I prefer the latter. I also understand the role of parents and respect their role to have a say in their child’s educational process. This should not be underestimated or dismissed. It is important that parents are recognized for their opinion and authority. Listen, but also insist that district policies to challenge course materials are followed (and if your district has no such policy, now is the time to advocate for one). Utilize the resources within the NCTE Intellectual Freedom Center to find support and resources from others who have faced similar controversies in their schools.
Challenges to your curricular choices do not always end up in the news.
Districts with clear procedures on how parents and community members can challenge curricular selections require a bit of work on behalf of those challenging the course materials. That is, in districts with clear curriculum challenge policies, it takes more than a few loud voices to remove a text with a clear curricular connection.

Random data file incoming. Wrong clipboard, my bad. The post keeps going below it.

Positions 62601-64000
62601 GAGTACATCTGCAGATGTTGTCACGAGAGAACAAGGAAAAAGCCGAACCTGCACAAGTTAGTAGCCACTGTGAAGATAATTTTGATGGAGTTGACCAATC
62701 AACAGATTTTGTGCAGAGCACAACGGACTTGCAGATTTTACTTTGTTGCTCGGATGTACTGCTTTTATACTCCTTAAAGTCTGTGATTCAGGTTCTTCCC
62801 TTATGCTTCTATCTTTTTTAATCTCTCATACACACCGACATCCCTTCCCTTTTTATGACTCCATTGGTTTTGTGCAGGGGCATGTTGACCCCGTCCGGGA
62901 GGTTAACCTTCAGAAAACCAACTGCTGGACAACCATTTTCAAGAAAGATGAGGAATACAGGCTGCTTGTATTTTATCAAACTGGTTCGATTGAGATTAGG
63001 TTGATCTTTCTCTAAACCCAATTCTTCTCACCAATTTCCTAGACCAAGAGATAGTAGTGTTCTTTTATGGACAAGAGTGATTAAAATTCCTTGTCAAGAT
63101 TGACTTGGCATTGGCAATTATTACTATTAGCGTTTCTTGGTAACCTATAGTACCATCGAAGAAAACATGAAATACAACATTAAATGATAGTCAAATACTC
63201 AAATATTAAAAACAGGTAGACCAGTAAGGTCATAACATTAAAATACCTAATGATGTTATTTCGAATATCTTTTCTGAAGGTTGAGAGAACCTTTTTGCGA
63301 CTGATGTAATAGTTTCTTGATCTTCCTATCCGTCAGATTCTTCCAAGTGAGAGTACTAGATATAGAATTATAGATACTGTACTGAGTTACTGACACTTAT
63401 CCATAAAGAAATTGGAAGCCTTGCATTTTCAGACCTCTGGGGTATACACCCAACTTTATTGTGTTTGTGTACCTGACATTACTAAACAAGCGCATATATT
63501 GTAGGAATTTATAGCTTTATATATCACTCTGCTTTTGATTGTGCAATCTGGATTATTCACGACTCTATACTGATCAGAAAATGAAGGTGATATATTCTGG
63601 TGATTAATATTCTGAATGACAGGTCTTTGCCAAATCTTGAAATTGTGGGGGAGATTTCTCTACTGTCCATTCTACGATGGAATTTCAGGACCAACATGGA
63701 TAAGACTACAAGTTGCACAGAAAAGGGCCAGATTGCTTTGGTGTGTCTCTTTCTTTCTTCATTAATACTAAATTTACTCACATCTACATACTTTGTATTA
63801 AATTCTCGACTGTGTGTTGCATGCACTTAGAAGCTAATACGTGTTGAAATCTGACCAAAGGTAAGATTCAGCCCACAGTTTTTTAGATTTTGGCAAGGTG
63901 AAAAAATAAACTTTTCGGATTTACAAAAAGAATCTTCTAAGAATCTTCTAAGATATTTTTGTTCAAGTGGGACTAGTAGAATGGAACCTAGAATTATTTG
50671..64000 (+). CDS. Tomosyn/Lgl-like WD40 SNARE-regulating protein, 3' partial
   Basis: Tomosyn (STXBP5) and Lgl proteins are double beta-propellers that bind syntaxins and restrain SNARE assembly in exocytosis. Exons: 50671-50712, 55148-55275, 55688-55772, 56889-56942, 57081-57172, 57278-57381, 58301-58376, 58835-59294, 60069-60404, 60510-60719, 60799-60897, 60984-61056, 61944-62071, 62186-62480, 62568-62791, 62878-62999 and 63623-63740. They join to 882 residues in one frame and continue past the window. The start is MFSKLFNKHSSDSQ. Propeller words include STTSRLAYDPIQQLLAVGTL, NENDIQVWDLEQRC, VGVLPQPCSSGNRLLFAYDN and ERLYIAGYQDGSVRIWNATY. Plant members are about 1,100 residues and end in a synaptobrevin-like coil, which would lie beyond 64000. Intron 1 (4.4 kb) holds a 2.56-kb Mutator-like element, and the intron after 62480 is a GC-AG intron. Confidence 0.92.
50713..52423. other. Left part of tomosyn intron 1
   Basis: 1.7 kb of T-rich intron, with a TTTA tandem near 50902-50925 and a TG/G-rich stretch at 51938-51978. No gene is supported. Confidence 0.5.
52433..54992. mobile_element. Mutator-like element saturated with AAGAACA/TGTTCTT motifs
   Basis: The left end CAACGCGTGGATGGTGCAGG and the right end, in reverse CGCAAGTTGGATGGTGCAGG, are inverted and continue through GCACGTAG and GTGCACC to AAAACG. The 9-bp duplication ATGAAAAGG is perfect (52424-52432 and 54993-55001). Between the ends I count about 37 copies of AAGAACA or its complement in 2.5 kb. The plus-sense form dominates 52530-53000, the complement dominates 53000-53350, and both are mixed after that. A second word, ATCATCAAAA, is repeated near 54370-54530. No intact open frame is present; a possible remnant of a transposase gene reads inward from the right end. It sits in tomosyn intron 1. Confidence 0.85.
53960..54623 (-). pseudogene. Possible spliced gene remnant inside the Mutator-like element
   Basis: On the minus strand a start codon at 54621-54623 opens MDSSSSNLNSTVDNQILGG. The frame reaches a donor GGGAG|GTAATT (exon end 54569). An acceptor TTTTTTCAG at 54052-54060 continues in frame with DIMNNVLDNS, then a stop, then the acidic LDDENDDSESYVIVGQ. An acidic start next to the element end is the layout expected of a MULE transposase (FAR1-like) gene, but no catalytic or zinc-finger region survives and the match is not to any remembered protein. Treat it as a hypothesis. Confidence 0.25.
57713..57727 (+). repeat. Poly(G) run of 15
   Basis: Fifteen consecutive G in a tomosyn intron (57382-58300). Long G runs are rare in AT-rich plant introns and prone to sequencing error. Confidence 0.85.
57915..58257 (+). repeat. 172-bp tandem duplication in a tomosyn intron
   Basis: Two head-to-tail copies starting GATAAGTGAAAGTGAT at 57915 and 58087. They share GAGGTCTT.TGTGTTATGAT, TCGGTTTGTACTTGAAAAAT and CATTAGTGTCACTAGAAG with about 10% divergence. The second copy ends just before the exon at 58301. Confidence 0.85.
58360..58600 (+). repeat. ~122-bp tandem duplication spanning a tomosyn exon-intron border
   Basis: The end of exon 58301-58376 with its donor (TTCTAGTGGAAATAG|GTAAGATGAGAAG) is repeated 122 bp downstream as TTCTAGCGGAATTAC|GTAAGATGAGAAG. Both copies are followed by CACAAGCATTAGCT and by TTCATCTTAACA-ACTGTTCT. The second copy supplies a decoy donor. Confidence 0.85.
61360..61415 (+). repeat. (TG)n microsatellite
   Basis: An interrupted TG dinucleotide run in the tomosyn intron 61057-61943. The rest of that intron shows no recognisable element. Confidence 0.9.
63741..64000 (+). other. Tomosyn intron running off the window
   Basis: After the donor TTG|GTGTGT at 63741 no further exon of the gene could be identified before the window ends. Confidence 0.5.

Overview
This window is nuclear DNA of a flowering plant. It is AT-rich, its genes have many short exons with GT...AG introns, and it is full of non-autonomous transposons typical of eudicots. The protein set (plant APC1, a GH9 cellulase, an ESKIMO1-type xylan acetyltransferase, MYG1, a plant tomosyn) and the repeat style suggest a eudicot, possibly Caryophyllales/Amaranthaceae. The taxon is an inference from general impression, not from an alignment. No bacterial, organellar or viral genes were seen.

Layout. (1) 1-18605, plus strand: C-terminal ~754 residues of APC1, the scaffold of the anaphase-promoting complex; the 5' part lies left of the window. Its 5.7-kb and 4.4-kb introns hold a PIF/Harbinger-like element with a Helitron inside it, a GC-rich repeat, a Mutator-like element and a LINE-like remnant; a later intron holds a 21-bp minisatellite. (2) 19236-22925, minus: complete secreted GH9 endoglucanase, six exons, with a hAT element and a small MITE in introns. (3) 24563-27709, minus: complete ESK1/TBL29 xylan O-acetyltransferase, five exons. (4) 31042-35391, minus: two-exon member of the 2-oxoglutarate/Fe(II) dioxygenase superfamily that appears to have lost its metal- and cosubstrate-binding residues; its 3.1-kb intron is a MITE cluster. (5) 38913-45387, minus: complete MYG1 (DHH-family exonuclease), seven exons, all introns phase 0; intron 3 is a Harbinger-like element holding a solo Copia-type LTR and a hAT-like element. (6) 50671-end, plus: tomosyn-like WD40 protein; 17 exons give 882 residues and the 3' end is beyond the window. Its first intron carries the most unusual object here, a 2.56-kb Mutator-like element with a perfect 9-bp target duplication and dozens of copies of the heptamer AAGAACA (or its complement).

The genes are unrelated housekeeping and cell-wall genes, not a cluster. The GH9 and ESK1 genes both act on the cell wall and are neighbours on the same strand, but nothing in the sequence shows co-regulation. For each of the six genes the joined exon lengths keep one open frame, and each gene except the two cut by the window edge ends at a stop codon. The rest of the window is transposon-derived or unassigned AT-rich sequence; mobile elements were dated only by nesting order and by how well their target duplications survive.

One of the clear takeaways from the revised position statement is that all teachers should be prepared to provide a clear rationale for what they teach and how it is aligned with curricular goals and objectives. This means you need to prepare yourself as a professional. This also means reading texts before you teach (yes, it happens!), carefully crafting reasons the literature connects to engagement and student learning, and aligning any selections to support the promotion of reading and access to a wide variety of materials.
You set the tone for “red flags” at your school.
I ran across a Twitter chat among social studies teachers recently in which one of the questions raised was how a social studies teacher could defend teaching a novel in a social studies classroom if someone such as an administrator or parent complained.